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Children and COVID-19 Research Library

UNICEF Innocenti's curated library of COVID-19 + Children research

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The effectiveness of health promotion using social media on adolescent knowledge about Covid-19 in the work area of Health Center Batu Panjang, Rupat District, Bengkalis Regency

AUTHOR(S)
Nanda Tri Cahtiya; Hastuti Marlina; Novita Rany

Published: September 2022   Journal: Science Midwifery

Health promotion through teen social media can increase knowledge about  Covid - 19  by 95%  and  influence  behavior  to  prevent Covid-19 by 77%. The aim of this study was to determine the effectiveness of the  use  of  social  media  for  health  promotion  on  youth  Covid-19 knowledge  in  the  workplace  at  Batu  Panjang  Health  Centre,  Rupat District,   Bengalis   Regency in   2021. This   type of research   is quantitative analysis with a quasi-experimental    design.    The population for this study was all 12th graders at Rupat High School, for a total of 30 respondents. Research tools are using Whatsapp and Instagram  to  promote  health.  Collecting  data  using  a  questionnaire via google form. Data analysis used univariate and bivariate tests. The result of the research is that there is a difference in the average value of respondents' knowledge before and after health promotion using whatsapp  and  instagram  is  63.73  and  85.33  in  the  whatsapp  group and 64.13 and 80.00 in the instagram group.

 


"Will it work as well on Zoom?" A natural experiment during the Covid-19 pandemic of delivering parenting groups via video conferencing or in person

AUTHOR(S)
Livia van Leuven; Maria Lalouni; Martin Forster

Published: August 2022   Journal: Journal of Child and Family Studies
While rates of child maltreatment increased during the Covid-19-pandemic, face-to-face interventions to support families got difficult to carry out due to restrictions. Meanwhile, many services do not have access to parenting programs designed for digital or remote delivery. A solution employed by some services was to use video conferencing (VC) to deliver their regular parenting programs. This study examined the effectiveness of the universal group-based parenting program ABC offered through VC instead of on-site meetings during the pandemic. Pre and post measurements were collected from 469 parents participating in either 1) ABC with VC meetings only, 2) on-site meetings only, or 3) blended – a combination of VC and on-site sessions. In addition, 74 group leaders completed a survey about their experiences of VC groups.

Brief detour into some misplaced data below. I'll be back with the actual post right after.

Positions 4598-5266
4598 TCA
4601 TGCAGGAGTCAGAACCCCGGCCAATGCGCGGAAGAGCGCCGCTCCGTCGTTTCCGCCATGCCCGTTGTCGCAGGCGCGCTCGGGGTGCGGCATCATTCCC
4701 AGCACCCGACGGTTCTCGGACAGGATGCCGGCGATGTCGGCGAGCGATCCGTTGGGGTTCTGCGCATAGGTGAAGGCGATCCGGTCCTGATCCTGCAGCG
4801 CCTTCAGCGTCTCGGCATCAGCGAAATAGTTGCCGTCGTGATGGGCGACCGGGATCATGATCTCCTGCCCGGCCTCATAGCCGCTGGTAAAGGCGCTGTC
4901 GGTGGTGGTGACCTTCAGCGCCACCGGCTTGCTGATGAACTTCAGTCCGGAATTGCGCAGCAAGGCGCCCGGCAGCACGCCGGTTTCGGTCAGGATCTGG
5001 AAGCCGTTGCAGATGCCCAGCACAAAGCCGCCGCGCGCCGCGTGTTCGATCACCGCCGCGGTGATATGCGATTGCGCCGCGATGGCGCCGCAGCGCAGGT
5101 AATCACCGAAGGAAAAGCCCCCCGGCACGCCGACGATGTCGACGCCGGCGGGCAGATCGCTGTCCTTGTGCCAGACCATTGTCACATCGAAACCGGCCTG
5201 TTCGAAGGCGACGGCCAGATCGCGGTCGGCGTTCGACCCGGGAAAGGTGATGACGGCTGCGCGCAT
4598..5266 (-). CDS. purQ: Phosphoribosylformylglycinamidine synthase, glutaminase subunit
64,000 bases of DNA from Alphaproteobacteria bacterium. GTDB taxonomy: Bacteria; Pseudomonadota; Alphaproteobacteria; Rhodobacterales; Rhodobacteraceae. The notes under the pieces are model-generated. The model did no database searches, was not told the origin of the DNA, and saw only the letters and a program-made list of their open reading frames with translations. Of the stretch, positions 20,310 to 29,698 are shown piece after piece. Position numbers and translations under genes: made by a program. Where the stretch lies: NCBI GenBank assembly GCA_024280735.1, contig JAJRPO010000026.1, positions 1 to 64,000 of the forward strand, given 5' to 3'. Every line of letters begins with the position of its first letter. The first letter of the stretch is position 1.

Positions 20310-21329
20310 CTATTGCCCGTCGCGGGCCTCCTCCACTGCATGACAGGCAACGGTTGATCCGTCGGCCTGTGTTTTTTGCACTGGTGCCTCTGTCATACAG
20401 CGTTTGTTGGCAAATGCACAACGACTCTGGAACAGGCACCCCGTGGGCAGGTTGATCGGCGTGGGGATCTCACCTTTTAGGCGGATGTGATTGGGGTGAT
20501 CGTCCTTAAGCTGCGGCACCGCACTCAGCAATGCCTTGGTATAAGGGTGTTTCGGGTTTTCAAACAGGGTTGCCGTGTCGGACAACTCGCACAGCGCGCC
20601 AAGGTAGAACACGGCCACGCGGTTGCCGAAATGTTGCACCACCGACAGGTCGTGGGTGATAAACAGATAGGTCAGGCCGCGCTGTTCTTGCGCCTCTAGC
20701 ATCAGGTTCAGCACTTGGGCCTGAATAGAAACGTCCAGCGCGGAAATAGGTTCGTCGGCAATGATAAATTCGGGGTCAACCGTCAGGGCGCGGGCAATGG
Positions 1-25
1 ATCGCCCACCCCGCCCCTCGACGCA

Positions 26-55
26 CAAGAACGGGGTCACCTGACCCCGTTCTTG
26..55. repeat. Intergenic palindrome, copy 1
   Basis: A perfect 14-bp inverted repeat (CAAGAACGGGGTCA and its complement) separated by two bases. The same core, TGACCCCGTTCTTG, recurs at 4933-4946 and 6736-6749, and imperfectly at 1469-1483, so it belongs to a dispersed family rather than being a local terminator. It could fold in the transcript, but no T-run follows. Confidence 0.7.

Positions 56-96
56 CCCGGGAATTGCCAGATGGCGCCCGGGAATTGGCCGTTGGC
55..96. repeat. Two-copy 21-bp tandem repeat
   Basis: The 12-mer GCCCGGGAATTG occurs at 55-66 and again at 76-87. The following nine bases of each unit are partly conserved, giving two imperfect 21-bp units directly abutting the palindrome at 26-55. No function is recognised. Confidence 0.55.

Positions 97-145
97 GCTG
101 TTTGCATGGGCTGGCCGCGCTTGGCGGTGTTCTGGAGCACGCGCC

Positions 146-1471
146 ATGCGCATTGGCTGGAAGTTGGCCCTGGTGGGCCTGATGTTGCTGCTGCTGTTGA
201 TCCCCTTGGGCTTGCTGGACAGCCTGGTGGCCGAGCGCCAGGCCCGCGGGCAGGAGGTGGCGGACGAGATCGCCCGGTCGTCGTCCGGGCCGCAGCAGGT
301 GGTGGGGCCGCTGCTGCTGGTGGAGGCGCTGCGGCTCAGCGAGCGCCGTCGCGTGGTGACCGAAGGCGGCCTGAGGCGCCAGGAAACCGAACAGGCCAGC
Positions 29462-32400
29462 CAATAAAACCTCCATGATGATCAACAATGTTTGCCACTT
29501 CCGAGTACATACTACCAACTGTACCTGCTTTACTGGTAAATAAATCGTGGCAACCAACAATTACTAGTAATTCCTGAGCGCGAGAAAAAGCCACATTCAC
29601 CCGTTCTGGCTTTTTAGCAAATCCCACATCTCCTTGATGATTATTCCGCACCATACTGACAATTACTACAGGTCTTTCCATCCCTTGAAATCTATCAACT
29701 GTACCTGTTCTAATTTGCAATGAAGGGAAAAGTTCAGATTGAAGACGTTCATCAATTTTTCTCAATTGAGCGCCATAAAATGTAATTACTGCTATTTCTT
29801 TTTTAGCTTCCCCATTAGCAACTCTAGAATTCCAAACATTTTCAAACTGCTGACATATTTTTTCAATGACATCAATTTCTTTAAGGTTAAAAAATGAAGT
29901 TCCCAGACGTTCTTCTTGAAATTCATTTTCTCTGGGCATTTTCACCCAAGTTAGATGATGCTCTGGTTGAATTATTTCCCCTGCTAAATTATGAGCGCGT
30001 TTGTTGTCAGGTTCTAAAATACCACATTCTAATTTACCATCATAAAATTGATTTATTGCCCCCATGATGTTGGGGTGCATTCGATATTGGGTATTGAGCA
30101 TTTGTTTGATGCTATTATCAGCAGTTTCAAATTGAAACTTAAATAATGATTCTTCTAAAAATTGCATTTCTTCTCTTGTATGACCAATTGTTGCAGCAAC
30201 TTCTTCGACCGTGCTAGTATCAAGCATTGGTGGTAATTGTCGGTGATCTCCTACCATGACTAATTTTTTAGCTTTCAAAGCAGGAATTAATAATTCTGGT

Personal and witnessed cyber victimization experiences among adolescents at the beginning of the COVID-19 pandemic

AUTHOR(S)
Guadalupe Espinoza

Published: August 2022   Journal: Journal of Child & Adolescent Trauma
Personal experiences with cyber victimization among adolescents have been consistently associated with well-being problems. Few studies have examined the impact of witnessing cyber victimization on adolescent well-being. The current study examines adolescents’ personal and witnessed experiences with cyber victimization during the beginning stages of the coronavirus disease 2019 (COVID-19). The main aim of the study is to test whether witnessing cyber victimization incidents among peers strengthens or weakens the association between personal cyber victimization incidents and adolescents’ feelings of anxiety. Adolescents from the United States were recruited via social media site advertisements. An online survey was completed by 992 adolescents (Mage=16.09, SD=1.24) from ethnically diverse backgrounds (49% White, 18% Asian/ Asian-American, 14% Latinx, 9% Black/African-American, and 10% Other).
Addressing child obesity via social networks: experience report of actions of the health lifestyle project at school in the COVID-19 pandemic

AUTHOR(S)
Sarah Cavalcante Brandão; Ingra Bezerra de Melo Gonçalves; Ítalo Emanoel de Sousa Chaves (et al.)

Published: August 2022   Journal: International Journal of Health Science